Shaw Industries, the largest employer in Bartow County, is growing again. Three years after opening the huge Plant T1 in Adairsville, earthwork is underway for a 500,000-square-foot addition to the plant.
Nolan Howell, director of International Soft Services at Shaw Industries, explained to Adairsville community business leaders three days ago that the expansion could double the employment numbers at the plant to more than 600 over the next three years. Howell also explained that Shaw has made a huge investment in the creation of the next-generation workforce.
“Shaw sees this investment in people as important as any we make in new equipment or technology. We partner with several organizations that are doing the work on the ground to help people develop job skills, technological expertise and leadership strengths,” said Brian Cooksey, director of workforce development for Shaw Industries. “Depending on the specific needs of each organization, we provide financial, learning and development expertise and — in many cases — extensive volunteer support.”
“We do spend a lot of time in our local schools and communities pushing various educational programs. We focus a lot on STEM-related activities,” Howell said. “It was in 2013 our business partnership with education resulted in our being named the first ever Business Partner of the Year.”
Much of that partnership is now focused on an innovative Great Promise Partnership which actually partners plants with area high schools and identifies young workers who are at least 16 years of age to come work in their plants and get an idea of what is available in a modern manufacturing environment.
Howell recalled coming back to the U.S. after spending several years at a Shaw facility in China and being assigned to the new Plant 15 on U.S. 411 between Cartersville and Rome.
“I looked out the window and saw a Bluebird school bus pull up in front of the plant. I saw about six or seven obviously school-aged children with backpacks and book bags get off the bus and walk in the front door of the plant,” Howell said. “I scratched my head and asked what in the world? Are we supposed to be doing that?” That was his introduction to the Great Promise Partnership.
The company partners with certain students in certain situations, not exactly a work-release program, but they are still in school and on a proper trajectory for graduation.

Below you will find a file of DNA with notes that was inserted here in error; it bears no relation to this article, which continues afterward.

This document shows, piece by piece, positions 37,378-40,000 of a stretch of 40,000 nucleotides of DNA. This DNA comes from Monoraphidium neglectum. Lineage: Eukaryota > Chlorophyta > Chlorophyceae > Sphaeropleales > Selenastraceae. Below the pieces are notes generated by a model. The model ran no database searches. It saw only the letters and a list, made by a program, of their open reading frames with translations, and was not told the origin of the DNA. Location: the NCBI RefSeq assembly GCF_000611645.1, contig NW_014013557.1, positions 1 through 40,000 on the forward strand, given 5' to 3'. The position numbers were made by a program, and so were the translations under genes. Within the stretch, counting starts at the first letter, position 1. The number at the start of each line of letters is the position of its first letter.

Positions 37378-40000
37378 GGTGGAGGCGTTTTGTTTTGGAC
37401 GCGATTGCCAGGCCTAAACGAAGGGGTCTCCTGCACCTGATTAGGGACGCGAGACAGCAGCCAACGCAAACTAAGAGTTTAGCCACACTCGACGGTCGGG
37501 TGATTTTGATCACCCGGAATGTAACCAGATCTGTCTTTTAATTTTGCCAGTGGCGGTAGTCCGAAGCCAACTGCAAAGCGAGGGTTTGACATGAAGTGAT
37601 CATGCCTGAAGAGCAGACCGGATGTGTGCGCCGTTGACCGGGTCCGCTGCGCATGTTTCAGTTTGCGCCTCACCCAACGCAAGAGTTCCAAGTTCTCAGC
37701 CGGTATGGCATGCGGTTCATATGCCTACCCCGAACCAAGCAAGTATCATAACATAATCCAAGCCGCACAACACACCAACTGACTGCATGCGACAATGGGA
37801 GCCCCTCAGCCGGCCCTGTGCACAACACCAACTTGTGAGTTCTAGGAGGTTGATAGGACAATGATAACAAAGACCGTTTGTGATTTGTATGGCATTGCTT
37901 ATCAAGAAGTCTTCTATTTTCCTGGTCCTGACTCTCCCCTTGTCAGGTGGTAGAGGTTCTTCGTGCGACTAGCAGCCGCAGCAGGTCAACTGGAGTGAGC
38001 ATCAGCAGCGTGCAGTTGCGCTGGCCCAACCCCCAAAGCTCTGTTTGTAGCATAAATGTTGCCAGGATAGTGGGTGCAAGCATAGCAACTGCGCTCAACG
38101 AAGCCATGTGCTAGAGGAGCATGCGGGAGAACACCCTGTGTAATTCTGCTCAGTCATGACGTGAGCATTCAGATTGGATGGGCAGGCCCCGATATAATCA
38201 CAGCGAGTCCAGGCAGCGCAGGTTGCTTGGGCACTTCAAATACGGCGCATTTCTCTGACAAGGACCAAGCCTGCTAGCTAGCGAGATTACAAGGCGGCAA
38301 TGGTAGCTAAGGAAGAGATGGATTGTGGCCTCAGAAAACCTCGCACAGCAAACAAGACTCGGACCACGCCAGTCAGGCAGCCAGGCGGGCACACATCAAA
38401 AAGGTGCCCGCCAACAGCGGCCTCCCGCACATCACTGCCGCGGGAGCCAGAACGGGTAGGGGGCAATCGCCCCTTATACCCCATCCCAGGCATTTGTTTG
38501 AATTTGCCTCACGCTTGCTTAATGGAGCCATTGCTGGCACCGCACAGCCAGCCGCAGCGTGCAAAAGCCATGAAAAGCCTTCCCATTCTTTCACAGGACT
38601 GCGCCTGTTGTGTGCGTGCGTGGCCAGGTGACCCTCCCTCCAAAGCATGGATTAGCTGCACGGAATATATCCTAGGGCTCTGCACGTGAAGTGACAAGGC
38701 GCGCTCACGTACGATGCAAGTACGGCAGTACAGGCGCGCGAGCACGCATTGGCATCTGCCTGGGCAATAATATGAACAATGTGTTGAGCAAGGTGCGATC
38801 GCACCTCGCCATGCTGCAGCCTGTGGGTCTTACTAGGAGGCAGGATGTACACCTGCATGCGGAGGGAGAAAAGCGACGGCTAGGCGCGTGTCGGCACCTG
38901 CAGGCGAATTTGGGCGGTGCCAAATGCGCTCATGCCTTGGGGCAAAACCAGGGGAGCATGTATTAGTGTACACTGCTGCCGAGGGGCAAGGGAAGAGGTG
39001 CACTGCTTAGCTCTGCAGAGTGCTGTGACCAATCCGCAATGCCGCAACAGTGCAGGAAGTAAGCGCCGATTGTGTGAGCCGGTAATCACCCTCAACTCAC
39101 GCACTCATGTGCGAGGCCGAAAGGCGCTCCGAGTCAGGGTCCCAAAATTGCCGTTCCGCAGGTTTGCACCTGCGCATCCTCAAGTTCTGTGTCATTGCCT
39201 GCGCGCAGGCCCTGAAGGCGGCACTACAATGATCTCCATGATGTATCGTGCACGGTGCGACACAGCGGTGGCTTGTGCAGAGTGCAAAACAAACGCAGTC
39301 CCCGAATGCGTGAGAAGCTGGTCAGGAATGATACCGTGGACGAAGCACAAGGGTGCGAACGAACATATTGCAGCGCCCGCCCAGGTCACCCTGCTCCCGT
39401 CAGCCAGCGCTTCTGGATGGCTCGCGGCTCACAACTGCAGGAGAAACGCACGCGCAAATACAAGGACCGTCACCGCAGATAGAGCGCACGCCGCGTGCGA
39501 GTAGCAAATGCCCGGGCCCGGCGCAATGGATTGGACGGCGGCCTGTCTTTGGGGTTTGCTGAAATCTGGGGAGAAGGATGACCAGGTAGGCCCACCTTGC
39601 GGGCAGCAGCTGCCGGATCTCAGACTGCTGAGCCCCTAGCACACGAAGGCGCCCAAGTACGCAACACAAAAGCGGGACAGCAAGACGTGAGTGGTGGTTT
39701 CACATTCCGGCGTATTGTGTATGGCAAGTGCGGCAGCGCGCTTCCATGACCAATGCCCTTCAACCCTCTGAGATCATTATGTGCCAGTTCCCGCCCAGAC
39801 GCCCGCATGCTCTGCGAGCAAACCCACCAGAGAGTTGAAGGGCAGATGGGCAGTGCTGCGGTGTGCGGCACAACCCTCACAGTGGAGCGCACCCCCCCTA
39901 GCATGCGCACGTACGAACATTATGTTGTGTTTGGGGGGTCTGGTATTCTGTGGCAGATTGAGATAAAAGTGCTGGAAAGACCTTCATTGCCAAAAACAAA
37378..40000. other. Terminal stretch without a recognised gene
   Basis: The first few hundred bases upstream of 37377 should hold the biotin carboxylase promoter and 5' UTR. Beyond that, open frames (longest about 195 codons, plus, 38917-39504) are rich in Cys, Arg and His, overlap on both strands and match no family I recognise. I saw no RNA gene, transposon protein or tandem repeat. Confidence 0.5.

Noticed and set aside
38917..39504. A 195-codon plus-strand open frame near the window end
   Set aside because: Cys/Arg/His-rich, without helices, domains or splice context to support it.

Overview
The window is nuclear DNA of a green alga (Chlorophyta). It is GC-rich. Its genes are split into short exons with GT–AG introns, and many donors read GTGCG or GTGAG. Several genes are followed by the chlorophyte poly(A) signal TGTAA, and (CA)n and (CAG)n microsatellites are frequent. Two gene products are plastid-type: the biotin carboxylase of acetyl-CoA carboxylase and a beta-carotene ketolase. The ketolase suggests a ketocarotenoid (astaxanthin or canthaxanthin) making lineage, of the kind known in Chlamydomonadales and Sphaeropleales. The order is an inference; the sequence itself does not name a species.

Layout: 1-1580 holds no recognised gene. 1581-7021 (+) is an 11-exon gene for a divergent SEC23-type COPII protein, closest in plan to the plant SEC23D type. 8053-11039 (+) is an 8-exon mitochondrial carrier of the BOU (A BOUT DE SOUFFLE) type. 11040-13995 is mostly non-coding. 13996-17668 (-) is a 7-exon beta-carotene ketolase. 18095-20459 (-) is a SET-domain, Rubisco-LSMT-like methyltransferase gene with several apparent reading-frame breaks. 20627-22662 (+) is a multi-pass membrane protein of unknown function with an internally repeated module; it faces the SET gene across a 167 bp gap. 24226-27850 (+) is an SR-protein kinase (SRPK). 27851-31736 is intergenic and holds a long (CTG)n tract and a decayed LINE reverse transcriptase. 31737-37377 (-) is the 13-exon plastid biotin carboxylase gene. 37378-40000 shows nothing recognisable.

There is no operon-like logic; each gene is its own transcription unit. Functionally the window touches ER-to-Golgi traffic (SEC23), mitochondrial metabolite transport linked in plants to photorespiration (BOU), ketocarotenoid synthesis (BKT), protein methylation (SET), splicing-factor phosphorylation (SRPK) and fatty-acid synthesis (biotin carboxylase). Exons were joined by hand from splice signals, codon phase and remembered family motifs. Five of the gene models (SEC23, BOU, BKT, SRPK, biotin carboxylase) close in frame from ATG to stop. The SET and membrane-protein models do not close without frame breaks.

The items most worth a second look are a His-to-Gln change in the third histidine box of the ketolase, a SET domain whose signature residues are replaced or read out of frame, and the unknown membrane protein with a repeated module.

“We let them come in and work in our factory a certain number of hours per day. It’s a paid position, actually paid quite well, and we try to balance work and school and encourage these kids to see where their future can take them,” Howell said. He explained that the feedback from the school system has been very positive.
Howell also explained that the company has participated in manufacturing day programs in local schools where they talk about the type of jobs and roles that are available in the Shaw facilities.
“We talk about the kinds of things that we look for in candidates for those jobs and what they can do to make themselves better prepared,” Howell said.
The majority of Shaw’s Great Promise Partnership students are in Bartow County, approximately two dozen, and they are representative of each of the high schools in the county, according to Ellen Cummings in the Shaw public relations office. The company also sponsors job fairs and offers summer externships for teachers.
“Shaw leaders serve as guest speakers and we provide funding for laboratories and projects with the college and career academies and other high school programs,” Cooksey said. Shaw leaders also coached and mentored three Shaw-sponsored FIRST Robotics teams that qualified for the state robotics championships.
Shaw will be sponsoring the state championship tournament for the FIRST Robotics program this coming April in Emerson.
For students pursuing training beyond high school, Shaw provides and supports mechanical, electrical and maintenance skills training — including classroom teaching, computer-based learning and lab instruction at Georgia Northwestern Technical College.
Howell, who is based at Plant T1 in Adairsville, said when that plant was opened, it encompassed 670,000 square feet and was built with the idea of being able produce upwards of 10 million square yards of commercial carpet tile in a year.
“When we built that we planned for expansion,” Howell said. The expansion was originally envisioned as something that might add another 300,000 square feet, but in just two-and-a-half years, growth of the business led the company to start work on a 500,000-square-foot addition.
“So it’s going to be about 1.175 million square feet under one roof. It is a massive, massive, beautiful building,” Howell said.
The expansion will provide additional manufacturing space as well as 20-25 million pounds of yarn storage space for material used by several of the plants across the region.
“Warehouse space in Northwest Georgia is just gone. There are a lot of other businesses that are doing well, not just Shaw,” Howell said. “We are going to consolidate a lot of yarn that we’ve had stored in other places. That’s why we doubled down on expansion at the Bartow County site.”
Howell said the Adairsville plant currently has 320 employees. “During the next three years we’re probably going to double that,” Howell said. He broke down the workforce to illustrate that it is a truly regional employer. Cartersville zip codes send 69 employees to the Adairsville plant, 63 from Adairsville, 48 from Rome and 42 from Calhoun. The rest are spread out across the region.